Over 96% of women benefited from treatment within 8 weeks, among which 64% outside of French Guiana. Within 4 months following the diagnosis, surgery concerned 76% of treated patients (among whom 73% outside of French Guiana), chemotherapy 54% (among whom 78% outside of French Guiana), radiotherapy for 8% (always outside of French Guiana), and hormone therapy for 9% (among whom 70% outside of French Guiana). Eighty four percent of surgical interventions were considered to be curative, the limits of the surgery were free of any remaining tumour.


In French Guiana, the incidence of breast cancer is on par with the overall incidence in South America, but slightly higher than the incidence in tropical South America (Schwartsmann 2001). In contrast the standardized incidence of breast cancer in this French overseas territory is markedly lower than in metropolitan France (Belot et al. 2009). The standardized death rate was lower in French Guiana than in South America and metropolitan France (Belot et al. 2009). However, the ratio between mortality and incidence of breast cancer may indirectly reflect the influence of early diagnosis. Here the ratio is higher than in metropolitan France, but lower than South America (Figure 2). Thus the prognosis of breast cancer in French Guiana is worse than in France with 23 deaths per 100 incident cases against 17 per 100 in metropolitan France. This excess may be explained by a later diagnosis. At the time of diagnosis 39% of women had T1–3 N + M0 (tumour > 5 cm, node-positive) and 9% had a metastatic stage. Figure 3 shows that, in this ultraperipheric region of Europe, there is a statistically significant diagnostic delay compared to earlier data from mainland Europe and France (Sant et al. 2003).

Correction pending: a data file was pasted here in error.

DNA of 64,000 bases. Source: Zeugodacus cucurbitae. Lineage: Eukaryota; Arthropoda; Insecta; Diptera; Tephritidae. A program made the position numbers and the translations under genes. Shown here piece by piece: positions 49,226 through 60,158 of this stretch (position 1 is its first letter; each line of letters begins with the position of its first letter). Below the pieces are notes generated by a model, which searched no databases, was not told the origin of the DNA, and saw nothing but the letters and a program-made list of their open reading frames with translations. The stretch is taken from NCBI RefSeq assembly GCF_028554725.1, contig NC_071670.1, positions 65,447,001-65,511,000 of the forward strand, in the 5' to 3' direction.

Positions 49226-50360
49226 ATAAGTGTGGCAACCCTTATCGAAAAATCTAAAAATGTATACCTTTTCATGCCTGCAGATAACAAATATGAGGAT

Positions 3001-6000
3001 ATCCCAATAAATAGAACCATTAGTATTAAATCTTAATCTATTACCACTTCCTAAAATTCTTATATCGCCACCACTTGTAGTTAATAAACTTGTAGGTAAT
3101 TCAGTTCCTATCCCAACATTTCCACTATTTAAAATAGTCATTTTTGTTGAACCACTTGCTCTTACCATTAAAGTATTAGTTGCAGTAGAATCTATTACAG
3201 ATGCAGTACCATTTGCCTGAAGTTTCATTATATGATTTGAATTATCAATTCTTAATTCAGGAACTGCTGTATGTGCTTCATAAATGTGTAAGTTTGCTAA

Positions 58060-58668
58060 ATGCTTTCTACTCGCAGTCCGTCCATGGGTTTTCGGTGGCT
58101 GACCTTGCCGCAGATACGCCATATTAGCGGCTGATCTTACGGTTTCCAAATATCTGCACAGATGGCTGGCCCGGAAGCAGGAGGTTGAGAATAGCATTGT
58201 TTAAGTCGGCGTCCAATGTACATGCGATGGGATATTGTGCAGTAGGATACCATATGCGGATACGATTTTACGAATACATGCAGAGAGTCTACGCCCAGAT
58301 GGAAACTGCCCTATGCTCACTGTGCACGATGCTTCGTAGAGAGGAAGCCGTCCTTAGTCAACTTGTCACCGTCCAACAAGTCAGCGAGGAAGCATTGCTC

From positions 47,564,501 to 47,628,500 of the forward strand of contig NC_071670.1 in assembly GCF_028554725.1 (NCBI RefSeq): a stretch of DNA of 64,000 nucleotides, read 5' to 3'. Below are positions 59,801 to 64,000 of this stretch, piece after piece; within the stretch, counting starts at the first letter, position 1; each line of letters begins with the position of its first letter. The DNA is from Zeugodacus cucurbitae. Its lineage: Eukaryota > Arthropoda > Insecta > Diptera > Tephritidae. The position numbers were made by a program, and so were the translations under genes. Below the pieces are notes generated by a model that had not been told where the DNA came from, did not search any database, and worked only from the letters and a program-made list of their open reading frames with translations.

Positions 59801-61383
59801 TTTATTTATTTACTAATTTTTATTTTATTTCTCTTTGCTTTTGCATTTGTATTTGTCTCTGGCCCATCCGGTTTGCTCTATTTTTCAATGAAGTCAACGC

Figure 2

Incidence rate and mortality rate of breast cancer.

Figure 3

Comparison of stage at diagnosis of breast cancer between French Guiana, Europe and four French cancer registries.